By Joannah Bharose September 13, 2000

Hindus against mixed marriages

Pundit Ramesh Tiwari
Pundit Ramesh Tiwari

POLLUTING one's lineage with a mixed relationship is probably one of the greatest travesty one can inflict upon one's race, according to Hindu philosophy. Pundit Ramesh Tiwari firmly objects to polluting and diluting any race by mixed marriages.

However, he does not pose any objection to people who choose to "water-down" their lineage. Pundit Tiwari said he is not racist and he has nothing against people of other ethnic backgrounds. "Hinduism teaches the importance of preserving and not watering down one's race." He also quoted the Qu'ran and Bible as subscribing to the same principle. "Sura 24:33 in the Qu'ran states clearly... Any may marry from among you your male and female who are fit for marriage." He continues: "For Christians Leviticus 21:14 says... But he shall take a virgin of his own people for wife..."

Pundit Tiwari said Hinduism does not make a direct statement about choosing a partner but clearly points out that the "Hindu man is the only one fit to apply sindoor (vermilion) on the forehead of a woman to complete the marriage ceremony." He highlighted the problem of polluting the lineage as a major concern. This, he said, is not based on a matter of any one race being touted as superior or inferior. Pundit Tiwari referred to the general public perception, that by marrying a person of a certain race elevated or demoted person in the eyes of their peers is purely something that society has promoted.

He explained: "This is true for cases involving Indian girls and white men or African men and Indian girls. It is nothing more than perception." To justify this comment, Pundit Tiwari pointed out that the level of acceptance of an Indian girl who marries a lawyer or doctor who is African, is easier for parents to accept, because of society's perception.

He also admitted that acceptance of Indo and Afro relationships in this country is still heavily frowned upon in the East Indian community. Pundit Tiwari was quick to point out than the same applied for Indian girls and any other race and not just Afro-Trinidadians. He said: "It is still a no-no and the degree of acceptance of mixed relationships is still almost nil." He was able to point out that there are more noticeable cases involving Indian girls with men of a different race, especially Afro men.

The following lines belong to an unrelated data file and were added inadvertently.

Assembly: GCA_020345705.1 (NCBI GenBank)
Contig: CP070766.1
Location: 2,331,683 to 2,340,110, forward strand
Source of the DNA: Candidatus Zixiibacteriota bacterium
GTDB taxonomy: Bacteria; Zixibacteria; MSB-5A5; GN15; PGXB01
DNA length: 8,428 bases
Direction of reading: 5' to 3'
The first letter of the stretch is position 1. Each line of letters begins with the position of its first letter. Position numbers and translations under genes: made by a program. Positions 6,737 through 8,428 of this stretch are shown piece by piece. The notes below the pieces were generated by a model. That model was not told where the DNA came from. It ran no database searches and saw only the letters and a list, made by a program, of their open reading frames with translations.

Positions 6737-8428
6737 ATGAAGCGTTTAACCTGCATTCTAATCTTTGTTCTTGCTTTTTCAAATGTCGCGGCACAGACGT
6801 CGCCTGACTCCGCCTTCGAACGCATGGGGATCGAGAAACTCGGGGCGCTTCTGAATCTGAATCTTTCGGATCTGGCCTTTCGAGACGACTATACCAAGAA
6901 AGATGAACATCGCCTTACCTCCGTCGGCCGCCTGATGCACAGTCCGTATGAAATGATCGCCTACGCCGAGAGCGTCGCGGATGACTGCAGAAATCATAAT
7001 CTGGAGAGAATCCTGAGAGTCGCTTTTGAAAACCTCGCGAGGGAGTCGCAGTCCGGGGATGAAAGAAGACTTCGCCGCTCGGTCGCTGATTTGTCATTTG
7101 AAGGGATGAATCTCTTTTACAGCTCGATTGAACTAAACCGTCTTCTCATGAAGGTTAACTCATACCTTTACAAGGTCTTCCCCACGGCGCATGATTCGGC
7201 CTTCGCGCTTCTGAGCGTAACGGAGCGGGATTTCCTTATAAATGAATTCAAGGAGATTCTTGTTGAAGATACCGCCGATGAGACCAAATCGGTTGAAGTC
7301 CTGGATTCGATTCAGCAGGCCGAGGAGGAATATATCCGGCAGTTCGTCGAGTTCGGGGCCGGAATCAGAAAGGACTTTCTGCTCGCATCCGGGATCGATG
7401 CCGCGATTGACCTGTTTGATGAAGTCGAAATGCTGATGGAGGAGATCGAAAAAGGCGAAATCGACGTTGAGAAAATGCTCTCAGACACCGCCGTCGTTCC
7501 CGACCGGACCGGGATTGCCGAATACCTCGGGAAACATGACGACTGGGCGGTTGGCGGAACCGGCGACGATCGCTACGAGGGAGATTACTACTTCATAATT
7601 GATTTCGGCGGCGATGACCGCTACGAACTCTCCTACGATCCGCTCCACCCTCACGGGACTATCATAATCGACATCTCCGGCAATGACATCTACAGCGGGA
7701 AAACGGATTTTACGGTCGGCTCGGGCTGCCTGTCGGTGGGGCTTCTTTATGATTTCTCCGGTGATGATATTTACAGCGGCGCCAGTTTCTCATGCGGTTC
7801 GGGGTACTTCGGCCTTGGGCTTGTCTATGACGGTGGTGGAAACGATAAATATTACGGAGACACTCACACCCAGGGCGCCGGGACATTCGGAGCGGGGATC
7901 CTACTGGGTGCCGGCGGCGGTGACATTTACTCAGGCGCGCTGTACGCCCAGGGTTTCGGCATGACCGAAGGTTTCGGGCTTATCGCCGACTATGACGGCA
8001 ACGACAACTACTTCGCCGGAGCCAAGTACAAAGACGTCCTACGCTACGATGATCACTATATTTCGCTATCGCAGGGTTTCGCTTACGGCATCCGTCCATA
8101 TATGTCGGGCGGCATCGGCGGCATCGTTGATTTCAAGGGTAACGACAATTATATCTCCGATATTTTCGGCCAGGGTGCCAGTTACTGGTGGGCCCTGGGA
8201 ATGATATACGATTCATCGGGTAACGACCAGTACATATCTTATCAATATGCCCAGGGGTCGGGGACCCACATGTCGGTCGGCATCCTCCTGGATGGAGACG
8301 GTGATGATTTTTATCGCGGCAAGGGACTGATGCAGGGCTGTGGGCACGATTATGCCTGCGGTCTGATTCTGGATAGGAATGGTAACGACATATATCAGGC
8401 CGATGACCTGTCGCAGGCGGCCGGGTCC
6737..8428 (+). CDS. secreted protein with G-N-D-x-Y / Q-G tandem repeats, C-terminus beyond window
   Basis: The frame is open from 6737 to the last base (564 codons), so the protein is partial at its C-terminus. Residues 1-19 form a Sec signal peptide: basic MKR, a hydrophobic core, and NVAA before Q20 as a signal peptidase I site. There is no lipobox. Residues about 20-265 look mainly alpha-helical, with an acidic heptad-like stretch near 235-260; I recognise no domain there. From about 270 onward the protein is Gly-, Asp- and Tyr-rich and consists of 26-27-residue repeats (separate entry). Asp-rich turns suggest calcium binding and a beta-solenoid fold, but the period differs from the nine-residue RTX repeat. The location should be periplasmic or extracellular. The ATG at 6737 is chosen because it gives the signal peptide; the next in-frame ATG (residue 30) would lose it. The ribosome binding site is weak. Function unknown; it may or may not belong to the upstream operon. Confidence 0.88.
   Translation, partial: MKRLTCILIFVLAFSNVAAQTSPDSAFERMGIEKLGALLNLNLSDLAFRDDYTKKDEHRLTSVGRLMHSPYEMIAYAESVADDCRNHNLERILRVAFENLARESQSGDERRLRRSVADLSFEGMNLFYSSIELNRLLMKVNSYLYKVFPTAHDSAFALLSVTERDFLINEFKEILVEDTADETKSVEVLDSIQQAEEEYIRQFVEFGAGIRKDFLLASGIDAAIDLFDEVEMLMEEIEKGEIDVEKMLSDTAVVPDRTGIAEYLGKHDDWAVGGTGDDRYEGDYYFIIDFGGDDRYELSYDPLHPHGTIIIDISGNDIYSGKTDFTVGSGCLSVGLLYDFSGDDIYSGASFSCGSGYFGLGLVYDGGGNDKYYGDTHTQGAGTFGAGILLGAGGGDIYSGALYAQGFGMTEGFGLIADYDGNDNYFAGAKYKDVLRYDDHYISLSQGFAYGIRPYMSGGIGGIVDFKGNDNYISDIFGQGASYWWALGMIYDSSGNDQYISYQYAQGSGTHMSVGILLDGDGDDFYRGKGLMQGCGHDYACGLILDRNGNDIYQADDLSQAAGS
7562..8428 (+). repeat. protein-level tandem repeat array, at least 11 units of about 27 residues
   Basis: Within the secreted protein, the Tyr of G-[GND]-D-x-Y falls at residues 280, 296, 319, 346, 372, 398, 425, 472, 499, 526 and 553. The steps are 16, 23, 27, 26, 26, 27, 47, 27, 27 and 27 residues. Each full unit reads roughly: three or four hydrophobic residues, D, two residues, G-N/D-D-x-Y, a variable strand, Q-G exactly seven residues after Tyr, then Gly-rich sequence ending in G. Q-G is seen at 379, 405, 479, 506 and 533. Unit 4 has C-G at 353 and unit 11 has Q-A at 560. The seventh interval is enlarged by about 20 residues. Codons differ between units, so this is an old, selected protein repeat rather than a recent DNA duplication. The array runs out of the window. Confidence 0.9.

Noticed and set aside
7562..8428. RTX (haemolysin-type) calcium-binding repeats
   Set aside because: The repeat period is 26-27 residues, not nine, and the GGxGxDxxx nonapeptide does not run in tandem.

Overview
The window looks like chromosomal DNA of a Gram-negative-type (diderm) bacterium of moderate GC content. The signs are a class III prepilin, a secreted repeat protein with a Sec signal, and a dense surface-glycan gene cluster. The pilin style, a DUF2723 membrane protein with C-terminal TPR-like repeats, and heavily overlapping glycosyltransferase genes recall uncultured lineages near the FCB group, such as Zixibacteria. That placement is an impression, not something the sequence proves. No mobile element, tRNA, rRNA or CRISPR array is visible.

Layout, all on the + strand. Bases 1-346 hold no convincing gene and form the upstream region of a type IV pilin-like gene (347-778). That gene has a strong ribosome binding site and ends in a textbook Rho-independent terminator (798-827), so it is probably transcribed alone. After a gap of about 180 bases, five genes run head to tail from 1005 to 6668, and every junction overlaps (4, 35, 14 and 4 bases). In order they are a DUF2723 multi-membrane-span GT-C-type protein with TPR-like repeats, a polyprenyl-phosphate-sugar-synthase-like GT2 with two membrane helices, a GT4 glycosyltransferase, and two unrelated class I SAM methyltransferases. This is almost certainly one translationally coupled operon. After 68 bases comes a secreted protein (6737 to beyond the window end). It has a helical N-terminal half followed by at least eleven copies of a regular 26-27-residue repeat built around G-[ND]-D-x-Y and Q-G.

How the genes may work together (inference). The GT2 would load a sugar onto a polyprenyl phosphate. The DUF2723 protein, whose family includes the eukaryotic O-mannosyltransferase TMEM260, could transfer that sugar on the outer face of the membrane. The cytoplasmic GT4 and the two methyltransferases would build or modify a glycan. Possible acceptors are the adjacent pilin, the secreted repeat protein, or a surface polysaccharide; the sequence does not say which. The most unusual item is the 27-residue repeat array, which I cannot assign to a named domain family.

Pundit Tiwari said the barriers have not come down with education and modernisation of society. As head of the Edinburgh Dharmic Sabha he is often called upon to mediate with families facing interracial marriages. He explained: "The couples almost never come to me, but the parents in desperation come seeking advice on how to cope with and prevent the marriage from taking place."

But in most cases the parents are unable to stop the union and the couple may be ostracised for a while, "at least until grandchildren come along". He said in most cases the grand- children help to cement broken relationships, but there are usually problems with other relatives. "More often relatives with pure Indian children will object to their children mixing with their dougla cousins, because they feel it is embarrassing."

Pundit Tiwari acknowledged that the problems with acceptance mainly occur with the generation of Hindus and Indians above age 60 or people from devout Hindu homes. "They are still steeped in tradition and adhere to the basic principles of Hinduism," he said. "And in cases of love it is never an easy solution." He added: "The orthodox Hindu family feels genuine pain and embarrassment when their child chooses a mixed relationship."

When questioned about the perception of widespread domestic violence involving Indian men, which serves as a deterrent for Indian women choosing an Indian partner, Pundit Tiwari said it is not a realistic yardstick to base such an important decision.

Pundit Tiwari said he is alarmed that this might be the general perception of the public. He added: "I am not willing to accept that more Indian men abuse their wives, until somebody provides me with proper and well researched statistics." He said: "There are good Indian men who treat their wives well." He drew reference to his own congregation in central. "I have about 500 people and 30 per cent of this are men and they are good Hindus who are not involved in domestic violence," he said.

He testified to witnessing a violent incident between an Afro man and an Indo woman in Chaguanas. "He was punching the daylights out of the woman and nobody approached them to help the woman," he said. He explained that "it's almost as if the people around her (mainly Indian) were thinking, you wanted an African man and you look for what you get."

Pundit Tiwari said he was embarrassed by this reaction and knew if it was an Indian couple, passersby would not hesitate to get involved.

"If God had wanted us different he would have made us different," Pundit Tiwari said as he reinforced his convictions.


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